In his words:
Nathan Martin’s story.
I grew up on the NSW South Coast in a small Aboriginal community called Wreck Bay. The only thing around us was an air force base and a navy base – there was nothing else but bush, sand and beach. I grew up surfing, diving, fishing and playing every single sport you can imagine. I still cherish those memories.
When I was 15, I moved to Sydney to finish my schooling at Matraville Sports High. I lived by myself and I loved it. As soon as I finished my HSC, I worked in the construction industry as a window fixer on high-rise buildings. I was lucky enough to have two beautiful kids.
It wasn’t until I was 25 that I got myself into a lot of trouble. I pleaded guilty to charges for supply of ecstasy and conspiracy to supply firearms.
Growing up in an Aboriginal community, the crime was just everywhere. You see it every day and in the end, you become numb to it. I never really thought of the impact my actions would have on the community until I was getting sentenced by the judge. I spent almost two weeks in the underground holding cells of Surry Hill police station.
I was in the same clothes all that time. They stuck a couple of guys in the cell with me that were coming down off ice. One guy was head-butting the wall, the other guy was licking the wall at one stage. That was my first experience of prison. I was in jail for nearly four years and most of that time was at Long Bay prison.
I grew up in a community of 130 people; five of us from that community all landed in Long Bay at the same time. In prison you can go two ways: either you become a better criminal, or you decide that this isn’t what you want to do with your life.
On my daughter’s sixth birthday, in my fourth year in prison, I just thought, “This isn’t where I want to be.” I stayed awake for almost a week thinking about what I wanted to do when I was released.
I looked at some of the people who were in jail with me and thought there weren’t many construction bosses who would give any of these boys a go. So, I thought, “How do I create something that will?”.
While I was in prison, I joined the Never Going Back boxing program, which helps reintegrate prisoners by taking them out of Long Bay three times a week to box with the community in Redfern and meet potential mentors. People from all walks of life were there to box with us – all levels of government, business owners.
A lot of people in jail have never had access to people like that in their lives. That’s where I met my business partner and mentor, Sean Wilson –a businessman with 20 years’ experience working with private, National and Multinational organisations.
As soon as I walked out of prison in 2016, it absolutely poured rain. I thought, “This is going to wash it all away and we’ll just start off fresh and get into it.”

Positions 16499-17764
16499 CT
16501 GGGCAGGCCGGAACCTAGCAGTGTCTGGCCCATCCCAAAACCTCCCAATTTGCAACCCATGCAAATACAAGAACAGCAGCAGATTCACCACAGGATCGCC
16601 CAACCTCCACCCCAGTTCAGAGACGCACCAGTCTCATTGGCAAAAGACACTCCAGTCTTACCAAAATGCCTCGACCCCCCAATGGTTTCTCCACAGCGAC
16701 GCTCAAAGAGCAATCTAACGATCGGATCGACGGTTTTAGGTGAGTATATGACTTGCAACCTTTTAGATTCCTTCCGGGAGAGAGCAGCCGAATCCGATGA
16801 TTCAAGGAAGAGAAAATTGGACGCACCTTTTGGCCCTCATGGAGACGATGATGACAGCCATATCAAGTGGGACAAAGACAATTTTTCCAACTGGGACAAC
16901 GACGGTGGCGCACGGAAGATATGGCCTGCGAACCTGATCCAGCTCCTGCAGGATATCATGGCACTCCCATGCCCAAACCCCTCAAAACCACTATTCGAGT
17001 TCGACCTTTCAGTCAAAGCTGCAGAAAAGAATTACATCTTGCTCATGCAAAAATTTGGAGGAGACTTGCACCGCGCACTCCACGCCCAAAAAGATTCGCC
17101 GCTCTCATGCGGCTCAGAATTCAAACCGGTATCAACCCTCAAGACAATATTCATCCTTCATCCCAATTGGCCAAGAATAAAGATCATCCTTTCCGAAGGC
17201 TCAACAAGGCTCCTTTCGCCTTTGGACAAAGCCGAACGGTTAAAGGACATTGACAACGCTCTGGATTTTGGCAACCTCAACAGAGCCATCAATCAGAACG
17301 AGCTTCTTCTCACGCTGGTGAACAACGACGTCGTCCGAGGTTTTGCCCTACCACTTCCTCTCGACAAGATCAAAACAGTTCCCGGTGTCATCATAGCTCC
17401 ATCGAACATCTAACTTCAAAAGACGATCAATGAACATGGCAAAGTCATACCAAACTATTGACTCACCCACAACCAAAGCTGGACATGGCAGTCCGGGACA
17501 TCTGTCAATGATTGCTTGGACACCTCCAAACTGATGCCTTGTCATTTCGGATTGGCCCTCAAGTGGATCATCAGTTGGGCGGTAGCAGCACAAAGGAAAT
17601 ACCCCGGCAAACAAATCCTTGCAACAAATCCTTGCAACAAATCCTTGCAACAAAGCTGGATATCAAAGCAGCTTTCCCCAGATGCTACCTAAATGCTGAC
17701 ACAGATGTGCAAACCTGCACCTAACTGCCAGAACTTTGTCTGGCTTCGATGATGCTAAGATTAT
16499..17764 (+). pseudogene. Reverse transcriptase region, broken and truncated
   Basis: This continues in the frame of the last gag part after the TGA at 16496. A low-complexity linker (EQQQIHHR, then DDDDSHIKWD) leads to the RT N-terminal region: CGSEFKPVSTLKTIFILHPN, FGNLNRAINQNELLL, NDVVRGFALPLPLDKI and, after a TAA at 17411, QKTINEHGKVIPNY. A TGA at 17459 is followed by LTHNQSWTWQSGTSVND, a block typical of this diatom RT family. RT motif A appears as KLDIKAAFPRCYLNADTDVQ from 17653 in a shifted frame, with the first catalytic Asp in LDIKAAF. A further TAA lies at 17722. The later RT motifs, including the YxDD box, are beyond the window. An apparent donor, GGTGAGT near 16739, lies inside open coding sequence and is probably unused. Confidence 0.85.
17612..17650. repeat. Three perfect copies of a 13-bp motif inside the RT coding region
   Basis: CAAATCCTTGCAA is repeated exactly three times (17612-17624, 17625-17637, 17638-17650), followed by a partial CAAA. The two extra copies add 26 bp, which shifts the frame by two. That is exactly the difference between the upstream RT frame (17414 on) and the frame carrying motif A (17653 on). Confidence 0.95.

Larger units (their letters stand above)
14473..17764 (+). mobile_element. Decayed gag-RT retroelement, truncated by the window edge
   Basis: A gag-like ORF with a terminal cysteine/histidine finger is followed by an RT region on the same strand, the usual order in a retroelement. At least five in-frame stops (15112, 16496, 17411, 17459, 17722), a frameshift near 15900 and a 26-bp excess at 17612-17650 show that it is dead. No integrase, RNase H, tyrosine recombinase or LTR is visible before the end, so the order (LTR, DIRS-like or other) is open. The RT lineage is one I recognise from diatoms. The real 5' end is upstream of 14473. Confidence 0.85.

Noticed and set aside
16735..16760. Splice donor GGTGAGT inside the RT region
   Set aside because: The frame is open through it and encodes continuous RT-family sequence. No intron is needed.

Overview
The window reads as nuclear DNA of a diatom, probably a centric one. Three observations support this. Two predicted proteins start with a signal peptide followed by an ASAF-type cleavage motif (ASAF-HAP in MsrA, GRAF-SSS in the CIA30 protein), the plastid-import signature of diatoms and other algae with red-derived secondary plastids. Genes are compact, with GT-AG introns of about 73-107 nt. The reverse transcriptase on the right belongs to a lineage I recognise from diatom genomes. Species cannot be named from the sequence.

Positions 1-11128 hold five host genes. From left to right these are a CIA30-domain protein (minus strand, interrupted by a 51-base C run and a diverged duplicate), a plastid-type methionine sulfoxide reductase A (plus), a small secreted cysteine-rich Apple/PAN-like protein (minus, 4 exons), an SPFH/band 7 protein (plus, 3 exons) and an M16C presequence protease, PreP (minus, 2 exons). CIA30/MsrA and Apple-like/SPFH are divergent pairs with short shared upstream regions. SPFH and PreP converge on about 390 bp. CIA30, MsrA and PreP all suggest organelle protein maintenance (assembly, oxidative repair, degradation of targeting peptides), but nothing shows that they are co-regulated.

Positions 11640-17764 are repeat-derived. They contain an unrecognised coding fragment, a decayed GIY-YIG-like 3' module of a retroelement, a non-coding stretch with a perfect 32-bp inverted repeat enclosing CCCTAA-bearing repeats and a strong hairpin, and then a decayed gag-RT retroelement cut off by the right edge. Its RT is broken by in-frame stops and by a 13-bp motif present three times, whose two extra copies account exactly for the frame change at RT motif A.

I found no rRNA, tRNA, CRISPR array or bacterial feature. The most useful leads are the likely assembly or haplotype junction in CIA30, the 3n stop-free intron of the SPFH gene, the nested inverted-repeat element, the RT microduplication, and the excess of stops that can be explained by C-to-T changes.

My first step was to create Yalagan in 2017. The word is from the Yuin nation – it means “hard-working” or “smart fella”. It’s an Indigenous recruitment and labour hire business aimed at the ‘tier ones’ – the largest construction companies in Australia. We recruit people from all backgrounds, but we have a focus on young Indigenous people and former prisoners.
Imagine how hard I thought it was going to be, and it’s three times harder. The tier one companies are happy to say they want to work with Indigenous people but are unlikely to hire them. I plan on taking my businesses inside prisons to train inmates to become qualified as labourers in the construction industry.
The first guy I recruited had done 14 years’ jail. Four years later, he’s still out and it’s the longest he’s been out for a very long time. He’s just started his own fitness business. These are the stories I want. In any given month we’ve got between 30 to 50 recruits working on construction projects across Australia.
For a long time, Indigenous people couldn’t own businesses in this country. My great-grandfather was one of a handful of families that started the first Aboriginal-run newspaper, Abo Call, in 1938. The government stole every single child whose family was involved in that newspaper, my grandmother being one of them. They used that as an example: If you want to stand up against us, we’ll steal your children.
My paternal great-grandmother would pull out a double-barrel shotgun in the 1950s when people tried to steal her kids. My dad’s mother fought the NSW education department because they wouldn’t let her children go to school at the same time her eldest son was overseas fighting to defend the country. That’s the sort of family I come from: fighters.
I’ve lived a very interesting life. I’ve had my father commit suicide when I was 24. I’ve had four mates commit suicide as a kid growing up. I spent four years in jail.
Now I look back at all of it and I’ve put it all in a blender and I’ve come up with the idea of what I want to do and who I want to be, and I make it happen every single day that I wake up. I’m proud to be an Aboriginal man – I always have been, and I always will be.
I see it as a leg up, not a leg down. I’ve never seen it as a deficit towards me. I’m proud every day of my culture and who I am and where I’ve come from. I don’t regret one thing.
Everything I’ve ever done has led me to where I am now.